- The company is set to bring a new mainstream line of EVs to Europe after it launches in China in 2024.

3. Background

The environmental benefits of EVs as sustainable alternatives to internal combustion engine (ICE) cars have been a key driver of the market’s performance over the past decade. Both new and legacy carmakers are gearing up to embrace electrification and are investing heavily in its development. Traditional auto brands such as Volkswagen [VOW3.DE], Ford [F], Toyota [7203.T], Nissan [7201.T], and General Motors [GM] are ramping up their spending to catch up in the EV race, with many converting favourite consumer models into electric versions. Tesla [TSLA] has been dominating EV sales, covering 65.4% of the global EV market in 2022.

While BloombergNEF research suggests that consumer demand for EVs is showing signs of slowing this year, Morgan Stanley has forecast that EV’s share of global vehicle sales will likely increase from 7% in 2022 to almost 90% in 2050. This growing demand is catalysing demand for lithium, the key component of EVs’ lithium-ion batteries. As shown in the Statistainfographic below, demand for lithium is expected to increase from 263,000 metric tons in 2019 to over 2.1 million metric tons by 2030.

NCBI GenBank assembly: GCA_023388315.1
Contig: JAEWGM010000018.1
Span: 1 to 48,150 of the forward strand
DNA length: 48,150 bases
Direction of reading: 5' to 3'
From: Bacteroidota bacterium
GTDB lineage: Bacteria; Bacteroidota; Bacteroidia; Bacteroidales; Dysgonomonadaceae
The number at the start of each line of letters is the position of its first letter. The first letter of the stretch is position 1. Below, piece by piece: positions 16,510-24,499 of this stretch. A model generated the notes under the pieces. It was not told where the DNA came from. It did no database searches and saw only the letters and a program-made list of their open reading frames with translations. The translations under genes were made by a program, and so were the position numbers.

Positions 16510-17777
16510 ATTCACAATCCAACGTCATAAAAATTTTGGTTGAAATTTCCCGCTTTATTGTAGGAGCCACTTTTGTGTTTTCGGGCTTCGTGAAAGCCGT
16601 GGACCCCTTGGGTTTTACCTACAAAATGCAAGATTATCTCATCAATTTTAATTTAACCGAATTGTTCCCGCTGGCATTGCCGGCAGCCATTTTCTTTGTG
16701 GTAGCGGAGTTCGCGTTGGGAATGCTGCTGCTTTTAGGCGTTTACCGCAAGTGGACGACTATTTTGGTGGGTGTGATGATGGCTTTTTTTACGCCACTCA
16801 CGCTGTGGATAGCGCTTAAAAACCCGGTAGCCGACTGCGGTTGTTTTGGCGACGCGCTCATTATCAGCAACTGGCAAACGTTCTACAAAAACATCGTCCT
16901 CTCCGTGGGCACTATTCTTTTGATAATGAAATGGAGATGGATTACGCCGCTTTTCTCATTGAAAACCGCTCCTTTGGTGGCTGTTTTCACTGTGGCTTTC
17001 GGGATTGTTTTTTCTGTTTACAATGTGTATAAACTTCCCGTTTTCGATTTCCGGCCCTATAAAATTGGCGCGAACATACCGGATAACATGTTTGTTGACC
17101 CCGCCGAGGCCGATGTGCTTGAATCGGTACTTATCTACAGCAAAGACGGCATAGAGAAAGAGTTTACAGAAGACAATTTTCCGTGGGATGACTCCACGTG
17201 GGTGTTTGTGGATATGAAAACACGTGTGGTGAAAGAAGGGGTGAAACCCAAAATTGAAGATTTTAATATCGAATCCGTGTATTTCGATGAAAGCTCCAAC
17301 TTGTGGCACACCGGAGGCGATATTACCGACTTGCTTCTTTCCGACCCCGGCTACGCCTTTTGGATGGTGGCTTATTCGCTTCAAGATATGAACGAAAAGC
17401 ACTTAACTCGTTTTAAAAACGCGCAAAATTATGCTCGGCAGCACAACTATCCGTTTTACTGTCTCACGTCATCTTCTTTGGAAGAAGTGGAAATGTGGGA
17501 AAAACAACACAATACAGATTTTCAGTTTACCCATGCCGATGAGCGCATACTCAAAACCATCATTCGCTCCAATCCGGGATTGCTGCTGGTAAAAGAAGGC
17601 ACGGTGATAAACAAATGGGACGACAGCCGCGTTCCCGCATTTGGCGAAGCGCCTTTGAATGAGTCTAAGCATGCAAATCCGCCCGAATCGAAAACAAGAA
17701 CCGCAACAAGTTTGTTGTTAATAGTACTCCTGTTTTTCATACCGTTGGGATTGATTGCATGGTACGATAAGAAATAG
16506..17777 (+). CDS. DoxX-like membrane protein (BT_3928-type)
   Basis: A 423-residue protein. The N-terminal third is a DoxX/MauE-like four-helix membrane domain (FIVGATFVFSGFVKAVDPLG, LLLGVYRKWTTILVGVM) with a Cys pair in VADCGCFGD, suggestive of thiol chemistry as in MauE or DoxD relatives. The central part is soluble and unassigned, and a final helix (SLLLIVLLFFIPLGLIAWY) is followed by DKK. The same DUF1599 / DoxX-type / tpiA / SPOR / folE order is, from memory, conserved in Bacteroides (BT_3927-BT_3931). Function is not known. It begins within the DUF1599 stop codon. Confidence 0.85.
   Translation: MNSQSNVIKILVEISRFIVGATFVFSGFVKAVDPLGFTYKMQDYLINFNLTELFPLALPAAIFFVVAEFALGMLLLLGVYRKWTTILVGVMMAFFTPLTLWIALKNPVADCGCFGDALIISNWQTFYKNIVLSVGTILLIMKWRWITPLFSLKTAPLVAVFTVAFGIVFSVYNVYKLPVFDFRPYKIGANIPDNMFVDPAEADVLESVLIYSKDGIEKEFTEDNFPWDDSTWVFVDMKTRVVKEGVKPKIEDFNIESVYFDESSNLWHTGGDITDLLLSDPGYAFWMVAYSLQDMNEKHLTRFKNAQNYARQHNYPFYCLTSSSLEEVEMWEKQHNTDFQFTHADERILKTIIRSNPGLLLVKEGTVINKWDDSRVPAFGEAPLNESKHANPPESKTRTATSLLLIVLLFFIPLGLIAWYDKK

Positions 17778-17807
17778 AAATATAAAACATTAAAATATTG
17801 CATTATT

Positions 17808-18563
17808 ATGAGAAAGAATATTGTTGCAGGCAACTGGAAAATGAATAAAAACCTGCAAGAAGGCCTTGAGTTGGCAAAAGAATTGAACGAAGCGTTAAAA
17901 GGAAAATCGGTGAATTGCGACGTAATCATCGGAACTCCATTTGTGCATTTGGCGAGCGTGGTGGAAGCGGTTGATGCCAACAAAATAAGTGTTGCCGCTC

According to the IEA, China was the global leader in battery manufacturing in 2021, with a monopoly of 75% of the world total, followed by the US, Hungary, and Germany. In August 2022, US President Joe Biden enacted the CHIPS and Science Act to boost domestic chip research, development and production; it will also serve to challenge China’s semiconductor industry. The move was followed by export controls, announced in October, that limit the sale of US-made semiconductor equipment to companies with branches in China. Taiwan Semiconductor Manufacturing Company (TSMC) [TSM] is building a second plant in the US state of Arizona, where it will likely make chips for Apple [APPL], as Opto has detailed

4. Growth Drivers

Multiple factors are driving the success of EVs.

Sustained government policy —

Global public spending on EV-related subsidies and incentives almost doubled in 2021, to nearly $30bn, according to an IEA report. Many countries continue to pledge to phase out ICEs with ambitious electrification targets for the coming decades. Five times more new EV models were available in 2021 compared to 2015, reaching around 450 models in the market, increasing attractiveness for consumers.

In the US, the Infrastructure Investment and Jobs Act (IIJA), signed into law in November 2021, includes over $1trn in public investment, which is intended to accelerate the clean-energy transition, improve the reliability of the electric power infrastructure, and ultimately reduce range anxiety. In August 2022, the US government signed the Inflation Reduction Act (IRA), directing $500bn in new federal spending toward carbon emissions reduction and tax breaks to boost clean energy, reduce healthcare costs and increase tax revenues.

Race to net zero —